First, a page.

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Purpose: The application of Chinese Mandarin electrolaryngeal (EL) speech for laryngectomees has been limited by its drawbacks such as single fundamental frequency, mechanical sound, and large radiation noise. To improve the intelligibility of Chinese Mandarin EL speech, a new perspective using the automatic speech recognition (ASR) system was proposed, which can convert EL speech into healthy speech, if combined with text-to-speech.Method: An ASR system was designed to recognize EL speech based on a deep learning model WaveNet and the connectionist temporal classification (WaveNet-CTC). This system mainly consists of 3 parts: the acoustic model, the language model, and the decoding model. The acoustic features are extracted during speech preprocessing, and 3,230 utterances of EL speech mixed with 10,000 utterances of healthy speech are used to train the ASR system. Comparative experiment was designed to evaluate the performance of the proposed method.Results: The results show that the proposed ASR system has higher stability and generalizability compared with the traditional methods, manifesting superiority in terms of Chinese characters, Chinese words, short sentences, and long sentences. Phoneme confusion occurs more easily in the stop and affricate of EL speech than the healthy speech. However, the highest accuracy of the ASR could reach 83.24% when 3,230 utterances of EL speech were used to train the ASR system.Conclusions: This study indicates that EL speech could be recognized effectively by the ASR based on WaveNet-CTC. This proposed method has a higher generalization performance and better stability than the traditional methods. A higher accuracy of the ASR system based on WaveNet-CTC can be obtained, which means that EL speech can be converted into healthy speech. Supplemental Materials S1–S10. 10 electrolaryngeal (EL) speech sentences .wav files. Qian, Z., Wang, L., Zhang, S., Liu, C., & Niu, H. (2019). Mandarin electrolaryngeal speech recognition based on WaveNet-CTC. Journal of Speech, Language, and Hearing Research, 62, 2203–2212. https://doi.org/10.1044/2019_JSLHR-S-18-0313
Data Types:
  • Video
Purpose: This review article introduces research methods for personalization of intervention. Our goals are to review evidence-based practices for improving social communication impairment in children with autism spectrum disorder generally and then how these practices can be systematized in ways that personalize intervention, especially for children who respond slowly to an initial evidence-based practice.Method: The narrative reflects on the current status of modular and targeted interventions on social communication outcomes in the field of autism research. Questions are introduced regarding personalization of interventions that can be addressed through research methods. These research methods include adaptive treatment designs and the Sequential Multiple Assignment Randomized Trial. Examples of empirical studies using research designs are presented to answer questions of personalization.Conclusion: Bridging the gap between research studies and clinical practice can be advanced by research that attempts to answer questions pertinent to the broad heterogeneity in children with autism spectrum disorder, their response to interventions, and the fact that a single intervention is not effective for all children. Publisher Note: This article is part of the Research Forum: Advances in Autism Research: From Learning Mechanisms to Novel Interventions. Kasari, C., Sturm, A., & Shih, W. (2018). SMARTer approach to personalizing intervention for children with autism spectrum disorder. Journal of Speech, Language, and Hearing Research, 61(11), 2629–2640. https://doi.org/10.1044/2018_JSLHR-L-RSAUT-18-0029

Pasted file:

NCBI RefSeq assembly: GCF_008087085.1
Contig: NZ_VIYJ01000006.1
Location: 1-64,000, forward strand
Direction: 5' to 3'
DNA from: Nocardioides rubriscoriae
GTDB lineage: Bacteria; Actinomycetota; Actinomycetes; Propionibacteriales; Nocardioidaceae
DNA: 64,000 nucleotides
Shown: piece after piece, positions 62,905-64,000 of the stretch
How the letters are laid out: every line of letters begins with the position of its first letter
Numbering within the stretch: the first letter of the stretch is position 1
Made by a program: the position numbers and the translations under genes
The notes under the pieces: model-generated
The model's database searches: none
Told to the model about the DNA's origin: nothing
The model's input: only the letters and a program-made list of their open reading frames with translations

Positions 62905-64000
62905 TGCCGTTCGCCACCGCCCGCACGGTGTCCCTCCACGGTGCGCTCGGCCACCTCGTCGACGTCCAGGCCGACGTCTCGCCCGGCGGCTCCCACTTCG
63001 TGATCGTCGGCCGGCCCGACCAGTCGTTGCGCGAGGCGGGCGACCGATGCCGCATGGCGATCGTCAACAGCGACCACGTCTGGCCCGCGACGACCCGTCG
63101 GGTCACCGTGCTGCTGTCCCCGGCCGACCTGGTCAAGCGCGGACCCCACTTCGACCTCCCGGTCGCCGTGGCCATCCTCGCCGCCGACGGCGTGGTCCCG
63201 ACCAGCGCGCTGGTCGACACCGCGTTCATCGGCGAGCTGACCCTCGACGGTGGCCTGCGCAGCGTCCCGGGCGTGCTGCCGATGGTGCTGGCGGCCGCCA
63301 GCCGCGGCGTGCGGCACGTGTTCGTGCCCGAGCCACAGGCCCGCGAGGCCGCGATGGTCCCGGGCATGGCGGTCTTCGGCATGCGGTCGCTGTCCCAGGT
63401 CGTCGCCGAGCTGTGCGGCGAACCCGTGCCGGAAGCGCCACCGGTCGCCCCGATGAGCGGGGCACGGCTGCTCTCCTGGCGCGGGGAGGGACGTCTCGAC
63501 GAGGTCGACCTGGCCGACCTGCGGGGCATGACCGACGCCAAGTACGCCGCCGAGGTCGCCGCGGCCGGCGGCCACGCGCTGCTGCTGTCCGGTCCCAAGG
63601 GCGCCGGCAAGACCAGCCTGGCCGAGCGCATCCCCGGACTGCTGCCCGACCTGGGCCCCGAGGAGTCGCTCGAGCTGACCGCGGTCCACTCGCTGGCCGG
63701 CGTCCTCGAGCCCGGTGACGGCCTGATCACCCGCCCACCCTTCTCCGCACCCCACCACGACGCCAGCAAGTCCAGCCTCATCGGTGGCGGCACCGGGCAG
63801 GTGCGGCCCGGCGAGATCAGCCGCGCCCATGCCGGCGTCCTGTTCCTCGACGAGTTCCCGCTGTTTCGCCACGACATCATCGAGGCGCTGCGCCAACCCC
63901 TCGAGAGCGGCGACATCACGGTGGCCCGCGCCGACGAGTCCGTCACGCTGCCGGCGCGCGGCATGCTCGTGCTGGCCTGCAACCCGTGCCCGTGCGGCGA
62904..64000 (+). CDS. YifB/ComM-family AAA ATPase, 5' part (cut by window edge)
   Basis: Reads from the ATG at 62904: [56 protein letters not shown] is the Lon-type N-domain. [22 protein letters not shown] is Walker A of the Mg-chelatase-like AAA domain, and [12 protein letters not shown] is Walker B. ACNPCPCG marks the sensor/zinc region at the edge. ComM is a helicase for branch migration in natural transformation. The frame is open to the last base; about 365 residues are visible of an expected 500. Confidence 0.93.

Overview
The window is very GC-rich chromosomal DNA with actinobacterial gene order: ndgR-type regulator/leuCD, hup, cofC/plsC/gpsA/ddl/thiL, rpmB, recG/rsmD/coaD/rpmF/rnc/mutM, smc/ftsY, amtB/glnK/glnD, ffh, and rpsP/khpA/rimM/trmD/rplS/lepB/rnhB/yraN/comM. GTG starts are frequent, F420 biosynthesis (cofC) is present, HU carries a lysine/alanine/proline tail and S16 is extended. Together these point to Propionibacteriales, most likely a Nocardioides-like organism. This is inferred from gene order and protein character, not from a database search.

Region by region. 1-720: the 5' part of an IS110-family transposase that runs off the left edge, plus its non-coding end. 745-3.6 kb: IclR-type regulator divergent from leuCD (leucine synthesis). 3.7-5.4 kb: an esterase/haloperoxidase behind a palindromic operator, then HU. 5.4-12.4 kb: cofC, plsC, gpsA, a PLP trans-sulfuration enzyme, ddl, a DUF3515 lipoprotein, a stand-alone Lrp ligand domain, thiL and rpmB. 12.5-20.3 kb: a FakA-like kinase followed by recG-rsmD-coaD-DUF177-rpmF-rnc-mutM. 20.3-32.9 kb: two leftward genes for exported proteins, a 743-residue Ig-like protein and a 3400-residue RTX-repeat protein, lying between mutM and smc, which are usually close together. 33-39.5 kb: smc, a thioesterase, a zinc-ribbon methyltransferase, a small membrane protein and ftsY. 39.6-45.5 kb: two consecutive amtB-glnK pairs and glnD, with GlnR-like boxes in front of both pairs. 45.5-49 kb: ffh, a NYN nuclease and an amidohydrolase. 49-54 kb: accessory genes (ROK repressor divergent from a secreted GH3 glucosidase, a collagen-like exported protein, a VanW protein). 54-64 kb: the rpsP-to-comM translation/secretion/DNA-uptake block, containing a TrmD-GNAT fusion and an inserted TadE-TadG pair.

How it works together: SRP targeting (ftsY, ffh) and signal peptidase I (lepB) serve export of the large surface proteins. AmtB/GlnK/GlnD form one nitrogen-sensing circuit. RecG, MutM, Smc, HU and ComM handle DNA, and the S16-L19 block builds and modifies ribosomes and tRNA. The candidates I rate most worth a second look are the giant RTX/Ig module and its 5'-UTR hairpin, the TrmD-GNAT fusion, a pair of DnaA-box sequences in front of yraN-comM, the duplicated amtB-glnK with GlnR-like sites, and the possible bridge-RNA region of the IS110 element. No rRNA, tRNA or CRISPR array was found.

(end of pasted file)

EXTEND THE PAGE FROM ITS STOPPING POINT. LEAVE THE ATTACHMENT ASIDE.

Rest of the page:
Data Types:
  • Video
Purpose: Our aim was to make audible for normal-hearing listeners the Mickey Mouse™ sound quality of cochlear implants (CIs) often found following device activation.Method: The listeners were 3 single-sided deaf patients fit with a CI and who had 6 months or less of CI experience. Computed tomography imaging established the location of each electrode contact in the cochlea and allowed an estimate of the place frequency of the tissue nearest each electrode. For the most apical electrodes, this estimate ranged from 650 to 780 Hz. To determine CI sound quality, a clean signal (a sentence) was presented to the CI ear via a direct connect cable and candidate, and CI-like signals were presented to the ear with normal hearing via an insert receiver. The listeners rated the similarity of the candidate signals to the sound of the CI on a 1- to 10-point scale, with 10 being a complete match.Results: To make the match to CI sound quality, all 3 patients need an upshift in formant frequencies (300–800 Hz) and a metallic sound quality. Two of the 3 patients also needed an upshift in voice pitch (10–80 Hz) and a muffling of sound quality. Similarity scores ranged from 8 to 9.7.Conclusion: The formant frequency upshifts, fundamental frequency upshifts, and metallic sound quality experienced by the listeners can be linked to the relatively basal locations of the electrode contacts and short duration experience with their devices. The perceptual consequence was not the voice quality of Mickey Mouse™ but rather that of Munchkins in The Wizard of Oz for whom both formant frequencies and voice pitch were upshifted. Supplemental Material S1. Video demonstrating the procedure to obtain a match between a signal presented to the cochlear implant (CI) ear and candidate, CI-like signal to a normal hearing ear. Supplemental Material S2. Audio files of clean signal presented to CI ear and the sound quality match from the normal hearing ear. S2_1: Patient 2460S2_2: Patient 2461S2_3: Patient 2465 Dorman, M. F., Natale, S. C., Zeitler, D. M., Baxter, L., & Noble, J. H. (2019). Looking for Mickey Mouse™ but finding a Munchkin: The perceptual effects of frequency upshifts for single-sided deaf, cochlear implant patients. Journal of Speech, Language, and Hearing Research. Advance online publication. https://doi.org/10.1044/2019_JSLHR-H-18-0389